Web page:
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Crinkly skin
 Moderated by: DrDeb  
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Kallisti
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Joined: Sat Jun 2nd, 2007
Location: Melbourne, Australia
Posts: 38
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 Posted: Sat Sep 15th, 2007 11:21 am
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Hi Deb,

I have an observation which I'd like to share and perhaps you can provide your thoughts please?

I've been lunging Chief recently and we've been working on a simple task: 100% focus from me, and head twirling on a circle from him.

We're working in a halter and lunge lead fastened to the inside halter ring, not the under chin ring.

Our sessions last maybe 15-30 minutes at most, walk and trot, lots of rest, try keep work and reward periods about equal and circle size very varied. We'd do about two minutes max of any one thing. The sun's been out recently and we usually finish off by chilling and watching others ride in the outdoor arena whilst picking grass.

I keep a close eye on the ears, to ensure they're level and try to position myself and the 'rein' aid, so that he gets a release when the head twirls (flexed inside w/ ears level).

Recently I've noticed intermittent 'crinkly skin' at the first/second neck vertebra area (inside). I think it happens when he's twirling, but wondered if anyone else has thoughts on this?

It's not that I'm after a definitive signal that he's twirling, more that I'm curious as my own logic suggests that it wouldn't occur if he's tense in his poll joint.

Any thoughts welcome from all, thanks :)


DrDeb
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Joined: Fri Mar 30th, 2007
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 Posted: Sun Sep 16th, 2007 12:44 am
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Yes, Kallisti. When the horse lets go of the brace in his neck, if you use the longe line to ask him to twirl his head inward, he will twirl it. And when he twirls it, there will be vertical wrinkles that appear just behind the jowl, in the skin at the upper part of the neck. If you are looking for a "sign" that the horse has truly released the brace, seeing the wrinkles is a good one, for they do not appear unless there is a real release.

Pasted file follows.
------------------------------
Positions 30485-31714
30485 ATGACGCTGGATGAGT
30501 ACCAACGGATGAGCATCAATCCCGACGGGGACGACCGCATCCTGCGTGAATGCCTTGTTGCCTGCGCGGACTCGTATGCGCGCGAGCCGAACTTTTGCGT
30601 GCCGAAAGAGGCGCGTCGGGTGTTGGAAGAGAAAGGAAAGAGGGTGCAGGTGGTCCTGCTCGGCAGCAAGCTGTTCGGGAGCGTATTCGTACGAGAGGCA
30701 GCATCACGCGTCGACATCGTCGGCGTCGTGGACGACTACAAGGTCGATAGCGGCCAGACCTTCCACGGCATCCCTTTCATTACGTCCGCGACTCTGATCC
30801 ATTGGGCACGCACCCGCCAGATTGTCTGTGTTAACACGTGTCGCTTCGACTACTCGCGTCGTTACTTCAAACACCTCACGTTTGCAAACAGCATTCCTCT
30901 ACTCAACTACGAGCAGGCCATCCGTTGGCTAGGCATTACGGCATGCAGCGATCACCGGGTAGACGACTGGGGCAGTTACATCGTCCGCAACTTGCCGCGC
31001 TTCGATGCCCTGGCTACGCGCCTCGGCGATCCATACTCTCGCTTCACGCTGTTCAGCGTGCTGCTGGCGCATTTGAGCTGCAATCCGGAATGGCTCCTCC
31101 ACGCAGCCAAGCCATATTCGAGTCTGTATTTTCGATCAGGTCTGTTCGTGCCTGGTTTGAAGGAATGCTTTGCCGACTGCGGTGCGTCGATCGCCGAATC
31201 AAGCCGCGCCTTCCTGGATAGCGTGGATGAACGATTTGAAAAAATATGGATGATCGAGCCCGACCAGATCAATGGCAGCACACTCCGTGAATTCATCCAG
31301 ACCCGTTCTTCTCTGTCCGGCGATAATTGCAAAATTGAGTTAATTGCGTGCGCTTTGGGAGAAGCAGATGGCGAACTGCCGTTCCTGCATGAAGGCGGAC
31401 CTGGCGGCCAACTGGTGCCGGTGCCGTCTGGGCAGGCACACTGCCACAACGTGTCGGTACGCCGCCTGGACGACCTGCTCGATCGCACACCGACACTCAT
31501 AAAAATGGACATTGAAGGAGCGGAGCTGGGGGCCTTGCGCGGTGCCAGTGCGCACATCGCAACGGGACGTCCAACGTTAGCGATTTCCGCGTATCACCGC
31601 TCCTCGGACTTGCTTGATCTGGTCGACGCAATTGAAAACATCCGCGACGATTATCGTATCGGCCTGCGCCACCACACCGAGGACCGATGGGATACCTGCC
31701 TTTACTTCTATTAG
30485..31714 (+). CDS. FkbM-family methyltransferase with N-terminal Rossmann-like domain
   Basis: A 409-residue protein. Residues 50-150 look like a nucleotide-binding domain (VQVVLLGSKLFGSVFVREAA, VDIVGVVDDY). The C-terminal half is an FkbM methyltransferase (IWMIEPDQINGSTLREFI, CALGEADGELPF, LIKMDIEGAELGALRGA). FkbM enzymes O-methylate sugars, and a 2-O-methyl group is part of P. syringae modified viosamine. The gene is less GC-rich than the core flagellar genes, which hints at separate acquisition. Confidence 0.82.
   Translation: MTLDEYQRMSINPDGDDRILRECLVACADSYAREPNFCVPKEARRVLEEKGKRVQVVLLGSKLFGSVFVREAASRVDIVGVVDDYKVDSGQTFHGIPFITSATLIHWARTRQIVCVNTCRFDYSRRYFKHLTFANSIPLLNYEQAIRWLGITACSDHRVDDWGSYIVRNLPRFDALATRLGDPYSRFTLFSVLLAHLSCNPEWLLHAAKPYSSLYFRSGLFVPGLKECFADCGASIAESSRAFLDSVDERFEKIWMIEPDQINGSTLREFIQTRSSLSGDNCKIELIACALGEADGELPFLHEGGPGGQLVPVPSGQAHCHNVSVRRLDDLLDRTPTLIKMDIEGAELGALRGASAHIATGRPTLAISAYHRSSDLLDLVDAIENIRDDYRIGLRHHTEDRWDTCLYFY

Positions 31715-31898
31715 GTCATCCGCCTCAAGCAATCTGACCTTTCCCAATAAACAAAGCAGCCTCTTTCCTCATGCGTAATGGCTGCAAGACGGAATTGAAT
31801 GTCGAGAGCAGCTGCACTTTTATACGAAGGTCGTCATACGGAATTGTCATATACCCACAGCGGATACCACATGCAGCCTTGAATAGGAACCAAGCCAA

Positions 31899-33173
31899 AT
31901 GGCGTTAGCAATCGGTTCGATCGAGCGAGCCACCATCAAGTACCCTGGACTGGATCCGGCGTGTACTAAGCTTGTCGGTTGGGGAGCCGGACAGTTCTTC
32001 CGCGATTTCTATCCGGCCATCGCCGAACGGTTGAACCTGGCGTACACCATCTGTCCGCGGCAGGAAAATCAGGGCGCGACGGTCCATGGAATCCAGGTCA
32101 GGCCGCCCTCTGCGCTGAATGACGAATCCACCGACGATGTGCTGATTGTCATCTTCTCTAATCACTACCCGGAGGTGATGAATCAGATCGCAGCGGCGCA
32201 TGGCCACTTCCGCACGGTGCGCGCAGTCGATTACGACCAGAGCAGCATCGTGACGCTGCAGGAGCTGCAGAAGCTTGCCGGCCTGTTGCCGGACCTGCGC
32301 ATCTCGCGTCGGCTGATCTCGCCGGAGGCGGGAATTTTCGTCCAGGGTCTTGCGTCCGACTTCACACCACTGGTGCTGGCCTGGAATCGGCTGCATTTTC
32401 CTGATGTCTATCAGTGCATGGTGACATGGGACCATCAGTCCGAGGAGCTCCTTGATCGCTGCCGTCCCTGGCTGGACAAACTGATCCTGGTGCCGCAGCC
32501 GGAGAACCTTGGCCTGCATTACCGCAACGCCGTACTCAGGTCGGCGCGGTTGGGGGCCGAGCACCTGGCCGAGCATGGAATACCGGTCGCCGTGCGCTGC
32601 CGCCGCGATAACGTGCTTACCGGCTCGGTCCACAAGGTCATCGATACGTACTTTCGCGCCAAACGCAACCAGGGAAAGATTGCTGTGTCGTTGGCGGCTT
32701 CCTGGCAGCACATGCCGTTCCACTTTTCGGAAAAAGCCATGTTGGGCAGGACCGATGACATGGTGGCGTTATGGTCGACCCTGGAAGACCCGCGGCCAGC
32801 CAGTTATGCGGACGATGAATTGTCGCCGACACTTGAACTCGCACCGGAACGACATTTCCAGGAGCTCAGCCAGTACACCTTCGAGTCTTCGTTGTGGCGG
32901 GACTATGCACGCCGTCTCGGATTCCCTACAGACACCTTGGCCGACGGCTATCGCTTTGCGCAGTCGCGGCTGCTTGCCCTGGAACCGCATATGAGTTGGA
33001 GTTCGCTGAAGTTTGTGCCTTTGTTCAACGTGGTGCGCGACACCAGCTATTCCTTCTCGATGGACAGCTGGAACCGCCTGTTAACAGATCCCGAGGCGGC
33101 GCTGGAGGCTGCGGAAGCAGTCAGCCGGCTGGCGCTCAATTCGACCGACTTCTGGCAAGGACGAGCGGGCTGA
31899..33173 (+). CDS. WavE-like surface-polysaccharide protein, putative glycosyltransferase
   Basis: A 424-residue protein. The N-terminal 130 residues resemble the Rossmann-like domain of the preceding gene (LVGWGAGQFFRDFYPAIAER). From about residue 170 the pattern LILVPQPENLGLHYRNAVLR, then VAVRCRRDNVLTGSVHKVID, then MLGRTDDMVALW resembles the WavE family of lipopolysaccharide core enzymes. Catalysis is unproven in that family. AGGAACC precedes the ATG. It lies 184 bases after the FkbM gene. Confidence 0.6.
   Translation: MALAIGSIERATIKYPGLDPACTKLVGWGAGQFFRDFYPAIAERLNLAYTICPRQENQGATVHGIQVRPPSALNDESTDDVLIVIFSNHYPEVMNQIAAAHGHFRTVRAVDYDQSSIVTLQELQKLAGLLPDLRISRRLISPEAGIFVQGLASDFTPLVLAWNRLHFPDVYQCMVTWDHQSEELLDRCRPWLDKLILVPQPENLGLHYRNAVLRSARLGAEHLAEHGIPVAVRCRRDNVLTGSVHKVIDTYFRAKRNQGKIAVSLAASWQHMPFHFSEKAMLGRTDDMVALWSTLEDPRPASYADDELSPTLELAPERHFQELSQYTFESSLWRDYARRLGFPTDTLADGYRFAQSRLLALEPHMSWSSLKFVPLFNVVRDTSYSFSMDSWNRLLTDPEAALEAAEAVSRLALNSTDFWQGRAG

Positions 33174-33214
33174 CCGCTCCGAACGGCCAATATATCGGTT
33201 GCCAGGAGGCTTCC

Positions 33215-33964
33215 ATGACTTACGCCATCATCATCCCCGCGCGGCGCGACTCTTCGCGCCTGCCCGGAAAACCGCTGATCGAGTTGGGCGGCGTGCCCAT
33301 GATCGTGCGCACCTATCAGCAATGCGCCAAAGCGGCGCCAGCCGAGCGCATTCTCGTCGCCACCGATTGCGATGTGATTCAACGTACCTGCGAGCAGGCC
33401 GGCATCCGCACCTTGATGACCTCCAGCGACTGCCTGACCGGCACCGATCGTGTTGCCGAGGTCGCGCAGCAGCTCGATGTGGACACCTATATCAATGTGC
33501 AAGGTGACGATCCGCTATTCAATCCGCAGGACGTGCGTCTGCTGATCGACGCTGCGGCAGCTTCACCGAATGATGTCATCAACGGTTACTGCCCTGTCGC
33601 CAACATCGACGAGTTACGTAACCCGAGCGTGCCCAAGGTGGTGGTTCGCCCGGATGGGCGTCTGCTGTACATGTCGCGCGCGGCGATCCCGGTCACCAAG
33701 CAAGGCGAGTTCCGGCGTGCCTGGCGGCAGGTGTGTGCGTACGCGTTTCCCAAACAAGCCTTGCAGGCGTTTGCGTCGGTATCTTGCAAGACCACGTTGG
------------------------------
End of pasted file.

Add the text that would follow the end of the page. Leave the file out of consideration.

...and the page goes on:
On the other hand, you must not make an idol out of any sign, or out of any one thing. In other words, it's a big mistake to try to get the wrinkles. You are not trying to get wrinkles; you are trying, by means of a certain fairly sophisticated technique, to obtain release.

The sole and only purpose of twirling the head is to induce release, to induce the horse to let go of the brace in his neck.

When he has let go of it, then, you are doing the right thing by letting him go along a little while before you ask anything of him again.

In the end, "to twirl the head" just means that the horse, already in a state of release, follows the "feel" you send him through the line. There is barely any pressure wanted or needed. If he'll stop, go, and turn without bracing up, and if he travels without a brace, you're there.

When you both know how to live in the "envelope of release" and during your whole session with your horse, whether on the ground or mounted, you never go out of that envelope, then there's no further concern with head-twirling as a technique, and it becomes hidden within whatever the horse and you are doing.

So, again, as I have said here and elsewhere many times before, the truthful answer to "how often do I ask the horse to twirl his head" is, "there is never a time when you are not asking him to twirl his head."

Best wishes -- Dr. Deb

Kallisti
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Joined: Sat Jun 2nd, 2007
Location: Melbourne, Australia
Posts: 38
Status:  Offline
 Posted: Sun Sep 16th, 2007 01:55 am
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DrDeb wrote: On the other hand, you must not make an idol out of any sign, or out of any one thing. In other words, it's a big mistake to try to get the wrinkles. You are not trying to get wrinkles; you are trying, by means of a certain fairly sophisticated technique, to obtain release.

Exactly the confirmation I was looking for, thanks Dr Deb!


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